OSHA requires that organizations provide training to all employees exposed to fall hazards.

What You Need to Know About Fall Protection Training

Hands-on practice helps to instill confidence and increase competence in users.

OSHA requires that organizations provide training to all employees exposed to fall hazards. Yet falls consistently remain one of the leading causes of workplace fatalities, which begs the question, "Are workers receiving the right training?" To ensure your organization is offering the right training program, here are a few key questions to ask.

1. What level of training should my employees have?
There are four levels of fall protection training--awareness, authorized-user, competent person, and qualified-person training. Regardless of the training level, training helps workers recognize the hazards of falling and the steps required to minimize these hazards.

Awareness-level training generally consists of brief, on-site sessions that provide an overview of fall hazards, fall protection equipment, and how it should be used. Many experts do not consider this "training" because it often lacks hands-on practice with equipment and verification of a participant's knowledge.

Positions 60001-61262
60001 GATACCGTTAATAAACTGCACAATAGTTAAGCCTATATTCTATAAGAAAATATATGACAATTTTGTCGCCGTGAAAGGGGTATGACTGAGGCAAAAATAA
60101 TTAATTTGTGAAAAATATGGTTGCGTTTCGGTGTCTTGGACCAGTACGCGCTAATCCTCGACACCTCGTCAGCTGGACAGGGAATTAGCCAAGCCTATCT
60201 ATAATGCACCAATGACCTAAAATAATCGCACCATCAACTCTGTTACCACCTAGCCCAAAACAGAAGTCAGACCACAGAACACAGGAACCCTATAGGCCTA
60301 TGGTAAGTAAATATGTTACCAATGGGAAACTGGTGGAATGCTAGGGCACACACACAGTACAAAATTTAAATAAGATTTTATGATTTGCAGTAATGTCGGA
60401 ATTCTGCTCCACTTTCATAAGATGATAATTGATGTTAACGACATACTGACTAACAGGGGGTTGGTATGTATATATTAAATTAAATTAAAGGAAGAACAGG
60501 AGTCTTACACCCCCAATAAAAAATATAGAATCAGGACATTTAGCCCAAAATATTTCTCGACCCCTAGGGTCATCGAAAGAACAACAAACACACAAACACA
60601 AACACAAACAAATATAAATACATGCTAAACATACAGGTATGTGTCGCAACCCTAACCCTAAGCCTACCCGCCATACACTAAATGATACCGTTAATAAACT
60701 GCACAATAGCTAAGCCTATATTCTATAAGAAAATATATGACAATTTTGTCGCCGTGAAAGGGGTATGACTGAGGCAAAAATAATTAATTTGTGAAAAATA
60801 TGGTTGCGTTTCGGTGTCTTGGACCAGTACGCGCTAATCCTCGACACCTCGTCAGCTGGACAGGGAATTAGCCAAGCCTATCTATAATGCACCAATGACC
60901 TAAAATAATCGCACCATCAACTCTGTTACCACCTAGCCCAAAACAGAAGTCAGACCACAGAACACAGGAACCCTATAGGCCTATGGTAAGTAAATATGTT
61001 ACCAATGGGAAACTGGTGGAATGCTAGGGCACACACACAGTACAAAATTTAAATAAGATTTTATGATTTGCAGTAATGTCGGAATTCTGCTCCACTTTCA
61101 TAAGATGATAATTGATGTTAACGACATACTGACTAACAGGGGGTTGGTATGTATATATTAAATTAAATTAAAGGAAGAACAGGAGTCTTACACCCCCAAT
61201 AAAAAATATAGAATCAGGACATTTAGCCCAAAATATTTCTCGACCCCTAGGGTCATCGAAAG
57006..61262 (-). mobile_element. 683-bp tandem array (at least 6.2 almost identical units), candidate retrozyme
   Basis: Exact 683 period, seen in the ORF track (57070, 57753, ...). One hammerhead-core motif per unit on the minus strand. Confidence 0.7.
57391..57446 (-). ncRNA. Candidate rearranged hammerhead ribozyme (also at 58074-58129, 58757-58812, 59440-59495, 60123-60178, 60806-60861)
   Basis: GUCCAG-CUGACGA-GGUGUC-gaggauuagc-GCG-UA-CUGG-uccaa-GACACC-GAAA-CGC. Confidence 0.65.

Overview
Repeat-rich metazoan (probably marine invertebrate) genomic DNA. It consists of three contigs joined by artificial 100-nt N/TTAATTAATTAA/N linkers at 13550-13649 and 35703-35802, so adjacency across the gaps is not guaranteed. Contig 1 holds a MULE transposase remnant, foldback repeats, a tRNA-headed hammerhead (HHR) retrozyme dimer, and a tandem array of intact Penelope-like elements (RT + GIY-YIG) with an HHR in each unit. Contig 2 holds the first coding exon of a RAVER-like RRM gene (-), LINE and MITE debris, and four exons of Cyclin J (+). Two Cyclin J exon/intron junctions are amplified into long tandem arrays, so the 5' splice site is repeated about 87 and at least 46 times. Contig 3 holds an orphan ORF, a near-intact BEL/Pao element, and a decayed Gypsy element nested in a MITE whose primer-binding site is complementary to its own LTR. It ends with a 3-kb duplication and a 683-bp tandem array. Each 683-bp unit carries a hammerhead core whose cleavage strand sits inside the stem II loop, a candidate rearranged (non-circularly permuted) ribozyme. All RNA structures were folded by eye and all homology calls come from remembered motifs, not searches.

Authorized-user training is the second level. A best practice to keep employees safe and comply with OSHA is to have any worker exposed to fall hazards undergo authorized-user training. This training is specialized for the type of job and specific fall hazards employees will be exposed to.

The third level is competent-person training. This covers a wider breadth of fall hazards because this employee, typically a supervisor, should understand all types of fall hazards and methods of protection, as well as applicable standards. The competent person needs a higher level of training and knowledge because he or she should be able to address any fall hazard situation in the organization, evaluate it, and recommend solutions. This employee also needs to recognize whether other workers are misusing equipment or working in unsafe conditions, such as on an elevated platform (4 feet for general industry and 6 feet for construction) with no form of fall protection.